In Wine Country, harvest is a time of great excitement, anticipation, and frankly, blood, sweat, and tears. The recipe of ingredients in this emotional elixir changes with each vintage, dictated by what Mother Nature has delivered upon the vineyard managers and the winemakers. With some vintages, additional components are added, such as gut wrenching anxiety and outright fear of total loss.
Yes, growing and making wine is, at its very heart, farming.
For those of us who simply consume this beautiful juice — which many cultures consider a gift from the gods — harvest inspires visits to wine country to take in the sights, sounds and smells of fruit laden vineyards, crush pads bustling with winemaking teams, and the alluring scent of fresh pressed grapes and dense, oak barrels. For the overtly serious wine drinker, we seek out the most informed folks on the ground to prognosticate on the quality of the vintage at hand.
So, considering all of the above, we peeled away from our daily desk chores and headed out to Durell Vineyard to see how everything was shaping up for Harvest 2012. The drive through Sonoma Valley in most cases is reward enough, but when you know that you have an invitation to pass through the main gate at Durell, where so many great winemakers have clearance, the drive takes on new meaning — like a backstage pass.
We meet Viticulturalist and Assistant Vineyard Manager Jackie Mancuso in the tractor barn, jump onto a ranch grade ATV, roll out through the lower streambed vineyards, and up into the foothills overlooking the valley. We ask how the vintage is looking so far. “We’ve picked for our sparkling wine client, with the grapes coming in at about 20 brix,” Jackie says in a very even-handed tone. “Everything for still wines will be ripe in the coming days and weeks, depending on where they’re located on the estate.”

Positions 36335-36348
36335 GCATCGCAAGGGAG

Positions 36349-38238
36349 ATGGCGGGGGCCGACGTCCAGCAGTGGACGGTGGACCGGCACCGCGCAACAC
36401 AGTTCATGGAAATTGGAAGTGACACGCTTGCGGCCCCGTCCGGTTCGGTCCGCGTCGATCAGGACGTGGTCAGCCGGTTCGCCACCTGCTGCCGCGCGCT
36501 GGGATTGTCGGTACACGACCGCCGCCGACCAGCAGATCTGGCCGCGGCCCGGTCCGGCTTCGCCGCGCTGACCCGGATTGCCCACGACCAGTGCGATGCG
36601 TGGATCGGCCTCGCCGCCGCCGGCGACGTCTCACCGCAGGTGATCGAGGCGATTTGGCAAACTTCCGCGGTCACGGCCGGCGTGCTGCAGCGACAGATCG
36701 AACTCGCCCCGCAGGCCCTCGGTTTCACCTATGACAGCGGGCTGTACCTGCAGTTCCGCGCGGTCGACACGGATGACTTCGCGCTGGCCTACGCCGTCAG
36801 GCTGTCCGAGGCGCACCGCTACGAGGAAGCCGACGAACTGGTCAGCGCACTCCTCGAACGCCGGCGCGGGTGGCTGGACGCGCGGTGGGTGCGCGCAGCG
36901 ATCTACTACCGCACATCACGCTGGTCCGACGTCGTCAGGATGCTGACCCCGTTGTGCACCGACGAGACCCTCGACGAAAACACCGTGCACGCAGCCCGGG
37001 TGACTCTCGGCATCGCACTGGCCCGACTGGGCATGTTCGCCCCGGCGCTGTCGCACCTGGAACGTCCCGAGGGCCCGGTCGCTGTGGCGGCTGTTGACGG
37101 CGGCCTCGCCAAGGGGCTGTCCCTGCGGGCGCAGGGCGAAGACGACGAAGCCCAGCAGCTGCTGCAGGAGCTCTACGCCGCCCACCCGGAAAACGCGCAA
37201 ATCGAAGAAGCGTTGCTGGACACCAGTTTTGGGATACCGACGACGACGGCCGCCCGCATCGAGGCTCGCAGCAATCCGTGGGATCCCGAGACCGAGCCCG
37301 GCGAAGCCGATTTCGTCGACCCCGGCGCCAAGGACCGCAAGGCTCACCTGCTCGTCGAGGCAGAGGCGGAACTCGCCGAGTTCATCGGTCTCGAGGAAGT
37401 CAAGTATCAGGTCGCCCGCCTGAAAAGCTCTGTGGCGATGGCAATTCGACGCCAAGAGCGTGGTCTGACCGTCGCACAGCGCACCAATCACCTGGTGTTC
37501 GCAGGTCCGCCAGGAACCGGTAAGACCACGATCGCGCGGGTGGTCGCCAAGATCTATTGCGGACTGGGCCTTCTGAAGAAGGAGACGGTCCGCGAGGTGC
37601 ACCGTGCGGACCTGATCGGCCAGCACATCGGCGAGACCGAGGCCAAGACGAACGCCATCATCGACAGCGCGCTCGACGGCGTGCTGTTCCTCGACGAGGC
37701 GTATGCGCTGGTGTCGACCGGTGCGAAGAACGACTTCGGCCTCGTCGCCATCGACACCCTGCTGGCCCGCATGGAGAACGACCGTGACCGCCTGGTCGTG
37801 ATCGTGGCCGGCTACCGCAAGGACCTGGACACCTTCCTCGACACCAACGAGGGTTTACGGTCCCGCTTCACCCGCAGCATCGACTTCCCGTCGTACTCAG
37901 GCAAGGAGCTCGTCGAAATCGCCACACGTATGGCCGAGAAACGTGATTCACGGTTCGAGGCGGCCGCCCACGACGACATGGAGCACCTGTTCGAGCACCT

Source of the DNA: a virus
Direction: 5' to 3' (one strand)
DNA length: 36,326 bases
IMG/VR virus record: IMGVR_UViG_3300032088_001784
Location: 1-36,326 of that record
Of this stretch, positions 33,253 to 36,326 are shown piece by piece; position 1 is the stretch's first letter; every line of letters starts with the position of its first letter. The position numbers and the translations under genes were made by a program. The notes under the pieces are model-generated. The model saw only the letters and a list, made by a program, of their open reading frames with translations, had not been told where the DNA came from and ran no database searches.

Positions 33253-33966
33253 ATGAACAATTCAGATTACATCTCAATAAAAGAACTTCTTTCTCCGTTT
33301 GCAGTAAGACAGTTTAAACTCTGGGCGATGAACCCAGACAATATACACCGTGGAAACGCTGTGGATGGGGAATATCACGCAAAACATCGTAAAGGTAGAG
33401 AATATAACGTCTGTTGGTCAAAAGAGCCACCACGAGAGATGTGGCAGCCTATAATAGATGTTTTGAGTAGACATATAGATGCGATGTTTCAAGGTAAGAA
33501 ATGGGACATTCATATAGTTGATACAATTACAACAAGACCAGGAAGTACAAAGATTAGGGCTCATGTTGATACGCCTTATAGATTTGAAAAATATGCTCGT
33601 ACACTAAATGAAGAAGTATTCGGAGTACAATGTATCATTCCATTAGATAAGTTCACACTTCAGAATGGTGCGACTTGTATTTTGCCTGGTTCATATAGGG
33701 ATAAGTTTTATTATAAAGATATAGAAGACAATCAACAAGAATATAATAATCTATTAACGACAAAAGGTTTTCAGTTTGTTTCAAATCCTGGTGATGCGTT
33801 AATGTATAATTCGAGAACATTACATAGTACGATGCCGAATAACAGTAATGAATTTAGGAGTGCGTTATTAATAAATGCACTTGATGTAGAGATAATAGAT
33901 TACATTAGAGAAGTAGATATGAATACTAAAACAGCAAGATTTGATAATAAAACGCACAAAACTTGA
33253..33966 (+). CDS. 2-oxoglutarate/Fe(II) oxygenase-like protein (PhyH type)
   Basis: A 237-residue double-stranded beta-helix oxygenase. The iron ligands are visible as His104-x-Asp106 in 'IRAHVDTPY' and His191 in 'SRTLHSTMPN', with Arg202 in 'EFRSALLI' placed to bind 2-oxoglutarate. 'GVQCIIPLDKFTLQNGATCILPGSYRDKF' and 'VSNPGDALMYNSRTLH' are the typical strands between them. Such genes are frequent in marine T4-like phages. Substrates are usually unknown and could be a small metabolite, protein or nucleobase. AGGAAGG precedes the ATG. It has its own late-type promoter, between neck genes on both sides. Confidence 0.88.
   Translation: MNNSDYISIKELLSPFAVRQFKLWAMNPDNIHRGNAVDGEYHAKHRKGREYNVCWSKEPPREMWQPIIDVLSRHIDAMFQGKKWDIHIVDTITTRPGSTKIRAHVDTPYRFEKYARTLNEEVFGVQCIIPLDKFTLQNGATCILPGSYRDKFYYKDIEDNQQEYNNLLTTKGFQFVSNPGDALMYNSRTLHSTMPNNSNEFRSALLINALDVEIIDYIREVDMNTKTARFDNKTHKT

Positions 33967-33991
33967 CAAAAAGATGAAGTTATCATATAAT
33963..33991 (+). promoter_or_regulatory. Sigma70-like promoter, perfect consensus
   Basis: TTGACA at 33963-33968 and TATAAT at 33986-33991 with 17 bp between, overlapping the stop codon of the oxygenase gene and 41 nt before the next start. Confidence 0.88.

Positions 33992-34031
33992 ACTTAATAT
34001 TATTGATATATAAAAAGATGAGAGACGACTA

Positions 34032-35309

As we listen to Jackie share her insight, we snap some photos of the panoramic views of the steep and sweeping vineyard scape and ripening Pinot Noir bunches. We note that she didn’t really answer the question.
“You know,” we pose, “the weather this spring and summer has really been beautiful. We’ve been hearing a bit of chatter that things look grea…good…so far.”
Jackie breaks eye contact and looks out over the Sonoma Valley. She appears to be restraining a smile, “we have no complaints.”
Yes, growing and making wine is, at its very heart, farming. And with this comes a bit of superstition and knowledge to never second-guess Mother Nature. We believe we have our unspoken answer to the potential of the 2012 vintage, but out of deference and respect to the people who will work nearly 24/7 over the next couple of months to bring in the grapes, we must hold onto our opinions and speak delicately around the subject.
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